Sally Jameson Stock Options
- Pages: 4
- Word count: 986
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1. Describe, in general terms, Sally’s Executive Stock Option decision. You should recognize this as an NPV problem that compares alternative future cash flows. What is the NPV of the cash alternative? The cash alternative being referred to here is the Telstar Communications option tranche on offer, the present value of which needs to be compared with that of the cash option. • • PV [Cash Option]: $5,000.000 PV [Stock Options]: $11,724.000 • Calculated using Black Scholes Option Valuation Model (approach / methodology follows)
2. Describe Sally’s ESOs in terms of the parameters which would be input into an option pricing model. Which option pricing model is appropriate? • Sally is being offered 3,000 options to purchase Telstar Communications shares at $35.000 on her fifth anniversary with the firm. In other words, Sally is being granted the right to, but not the obligation to, purchase these shares on (not before) her fifth anniversary with Telstar. Since Sally cannot exercise her options before five years with the firm, these are European options, which can be valued using the Black Scholes Options Valuation Model. The Black Scholes Options Valuation Model requires the following input parameters: • Current Stock Price: $18.750 • Call Option Strike Price: $35.000 • Time to Maturity (years): 5.000 • Annual Interest Rate: On May 27 1992, treasury security yields on 5-Year T-Bills was 6.02% – the risk free rate on five year securities can therefore be modeled with certainty. • Given the availability of current Telstar call option prices, the implied volatility required for the calculation of the value of Sally’s ESO can also be estimated (see next response). • As stated in the case, it can also be assumed with relative certainty that Telstar would not pay a dividend on its stock over the five year horizon in consideration i.e. the average dividend can be assumed to be 0.
3. In particular, evaluate the question of Telstar’s stock price volatility. Using the Black Scholes Calculator, determine what volatility estimate the market is using to price the publicly traded Telstar options. For what periods of time are these volatilities implied? What factors are important in determining the volatility estimate to use in valuing Sally’s ESOs? In your judgement, what value of volatility should be used to value the ESOs? Given the fact that the stock options being offered to Sally are long-term options, it makes sense to use prices pertaining to the long-term publicly-traded Telstar call options. Long-term Telstar Call Options are priced as follows on January 22nd, 1994. Strike Price $12.50 $17.50 $20.00 22-Jan-94 $7.750 $4.625 $3.750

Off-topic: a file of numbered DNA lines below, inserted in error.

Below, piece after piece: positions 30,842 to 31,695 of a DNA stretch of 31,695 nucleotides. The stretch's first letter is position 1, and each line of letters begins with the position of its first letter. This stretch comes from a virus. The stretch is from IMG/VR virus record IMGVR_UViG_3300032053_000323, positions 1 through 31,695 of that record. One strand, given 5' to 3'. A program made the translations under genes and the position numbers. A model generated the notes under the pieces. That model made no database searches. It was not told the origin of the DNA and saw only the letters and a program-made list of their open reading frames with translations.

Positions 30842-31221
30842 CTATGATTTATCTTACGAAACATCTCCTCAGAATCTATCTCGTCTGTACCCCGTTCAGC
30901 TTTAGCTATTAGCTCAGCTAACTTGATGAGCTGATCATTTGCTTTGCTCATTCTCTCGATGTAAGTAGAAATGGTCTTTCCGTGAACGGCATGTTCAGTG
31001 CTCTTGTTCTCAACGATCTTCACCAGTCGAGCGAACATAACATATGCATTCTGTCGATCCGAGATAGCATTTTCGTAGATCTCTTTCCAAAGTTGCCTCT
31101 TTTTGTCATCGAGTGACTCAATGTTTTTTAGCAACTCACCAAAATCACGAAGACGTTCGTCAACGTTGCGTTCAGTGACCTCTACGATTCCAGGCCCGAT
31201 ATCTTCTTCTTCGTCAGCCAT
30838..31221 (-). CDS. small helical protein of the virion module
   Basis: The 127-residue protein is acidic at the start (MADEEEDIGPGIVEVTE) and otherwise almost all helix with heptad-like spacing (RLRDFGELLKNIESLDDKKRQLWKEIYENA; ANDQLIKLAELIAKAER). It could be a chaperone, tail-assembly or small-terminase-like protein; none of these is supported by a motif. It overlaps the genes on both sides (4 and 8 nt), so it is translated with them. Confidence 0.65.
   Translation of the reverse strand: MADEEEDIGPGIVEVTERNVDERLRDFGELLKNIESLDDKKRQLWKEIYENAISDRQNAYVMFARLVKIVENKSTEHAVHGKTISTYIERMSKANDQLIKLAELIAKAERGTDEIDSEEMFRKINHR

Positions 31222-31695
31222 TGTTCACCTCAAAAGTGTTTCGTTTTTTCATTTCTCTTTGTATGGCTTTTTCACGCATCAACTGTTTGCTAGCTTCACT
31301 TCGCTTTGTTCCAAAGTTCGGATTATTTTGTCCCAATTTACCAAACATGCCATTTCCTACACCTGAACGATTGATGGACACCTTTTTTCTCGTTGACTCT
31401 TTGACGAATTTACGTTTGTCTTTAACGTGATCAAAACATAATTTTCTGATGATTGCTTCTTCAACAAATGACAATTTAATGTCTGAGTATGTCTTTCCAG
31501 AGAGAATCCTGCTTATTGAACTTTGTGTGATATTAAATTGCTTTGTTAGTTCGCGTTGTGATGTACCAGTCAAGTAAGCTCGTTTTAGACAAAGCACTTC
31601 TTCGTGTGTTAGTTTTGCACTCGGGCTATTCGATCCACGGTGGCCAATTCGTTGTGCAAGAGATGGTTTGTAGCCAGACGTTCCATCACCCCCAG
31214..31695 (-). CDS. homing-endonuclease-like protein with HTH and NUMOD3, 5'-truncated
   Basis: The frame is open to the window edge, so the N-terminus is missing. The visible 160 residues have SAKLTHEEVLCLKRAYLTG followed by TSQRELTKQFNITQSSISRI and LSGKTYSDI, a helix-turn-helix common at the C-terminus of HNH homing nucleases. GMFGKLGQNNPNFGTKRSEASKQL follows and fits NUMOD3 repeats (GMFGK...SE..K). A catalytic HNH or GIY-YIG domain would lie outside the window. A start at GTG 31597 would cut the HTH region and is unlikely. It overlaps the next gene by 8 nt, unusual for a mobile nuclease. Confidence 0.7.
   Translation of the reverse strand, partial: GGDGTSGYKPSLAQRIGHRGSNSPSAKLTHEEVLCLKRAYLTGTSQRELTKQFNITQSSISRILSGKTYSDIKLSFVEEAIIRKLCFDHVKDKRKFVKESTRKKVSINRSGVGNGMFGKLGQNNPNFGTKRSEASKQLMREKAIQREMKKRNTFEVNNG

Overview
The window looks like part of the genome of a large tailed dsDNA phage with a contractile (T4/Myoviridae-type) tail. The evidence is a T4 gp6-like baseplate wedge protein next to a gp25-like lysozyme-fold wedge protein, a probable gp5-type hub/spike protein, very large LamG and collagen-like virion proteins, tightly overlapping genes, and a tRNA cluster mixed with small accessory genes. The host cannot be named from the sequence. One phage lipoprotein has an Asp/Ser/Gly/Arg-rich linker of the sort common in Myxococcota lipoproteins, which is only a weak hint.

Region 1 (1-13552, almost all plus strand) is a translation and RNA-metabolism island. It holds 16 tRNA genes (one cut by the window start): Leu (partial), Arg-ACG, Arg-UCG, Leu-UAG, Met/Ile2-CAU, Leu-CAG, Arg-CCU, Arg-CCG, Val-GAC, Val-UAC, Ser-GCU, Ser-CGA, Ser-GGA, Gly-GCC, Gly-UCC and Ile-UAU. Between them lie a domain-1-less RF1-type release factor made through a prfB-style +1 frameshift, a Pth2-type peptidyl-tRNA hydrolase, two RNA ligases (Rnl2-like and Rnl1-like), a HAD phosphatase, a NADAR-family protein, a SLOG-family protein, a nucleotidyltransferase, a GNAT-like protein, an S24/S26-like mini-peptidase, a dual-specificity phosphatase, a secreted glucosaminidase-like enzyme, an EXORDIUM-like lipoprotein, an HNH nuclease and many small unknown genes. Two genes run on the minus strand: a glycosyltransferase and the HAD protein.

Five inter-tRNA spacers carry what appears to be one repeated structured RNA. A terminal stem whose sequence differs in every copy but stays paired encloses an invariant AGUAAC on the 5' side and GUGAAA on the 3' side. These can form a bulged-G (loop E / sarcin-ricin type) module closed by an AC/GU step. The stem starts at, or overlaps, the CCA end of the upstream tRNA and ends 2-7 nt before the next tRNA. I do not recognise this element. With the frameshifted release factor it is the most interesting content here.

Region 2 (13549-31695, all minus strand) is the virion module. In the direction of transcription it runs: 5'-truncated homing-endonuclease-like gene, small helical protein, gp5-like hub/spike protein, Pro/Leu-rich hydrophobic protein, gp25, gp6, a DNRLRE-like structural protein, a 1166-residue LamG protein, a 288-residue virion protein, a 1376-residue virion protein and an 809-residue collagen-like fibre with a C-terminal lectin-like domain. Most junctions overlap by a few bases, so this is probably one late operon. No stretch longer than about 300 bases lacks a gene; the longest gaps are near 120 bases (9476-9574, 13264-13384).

Given this information, the implied volatility in each can be calculated (using the Black Scholes Calculator) to be as follows. Strike Price $12.50 $17.50 $20.00 AVERAGE 22-Jan-94 35.220% 34.920% 37.560% 35.900%
The implied volatility pertains to the period 1year, 7 months and 26 days (May 27, 1992 – Jan 22, 1994) The factors important in determining the implied volatilities tabulated above include the current stock price, the call option strike price, the time to maturity of the option in consideration, the approximate interest rate associated with that period and the assumed dividend yield. As can be seen in the table above, the average volatility implied in the prices at which long-term Telstar call options are trading is 35.900%. This is the estimated volatility I intend to use in my calculation of Sally’s stock options.
4. What is your estimate of the value of Sally’s ESO package? If you were to take the options and gamble on the stock price going forward, what percentage of the time do you think you would make more than what Black Scholes calculates? CALL OPTIONS: Telstar Communications S: Stock Price ($) $ 18.75000 X: Strike or Exercise Price ($) $ 35.00000 T: Time to Maturity (years) 5.00000 r: Annual Interest Rate 0.06020 s: Annual Standard Deviation 0.35900 d: Asset Yield –
Entering the above parameters into the Black Scholes Calculator yields an option price of $3.908 for the ESOs being offered to Sally. Assuming the Black Scholes Option Valuation Model provides the mean valuation from a distribution of equally likely price paths, I would imagine that I would make more than what Black Scholes calculates half the time, and less half the time.
5. What should Sally do? Why? • • • • Cash being offered: $5000.000 Value of Executive Stock Options: $3.908 x 3,000 = $11,724.000 It thus appears that the value of the ESOs being offered to Sally is more than twice the value of the cash being offered to her. Having said that, it’s worthwhile noting that there’s a difference in risk being undertaken in each case: • There is no risk associated with opting for the cash option. • Opting for the ESOs is subject to risk – it’s possible that her options will be worthless at the time of exercise. Moreover, Sally may want to leave the company before five years with it, in which case she would lose her options. I would recommend that Sally take the stock options given their much higher valuation, as long as her risk appetite allows for the gamble.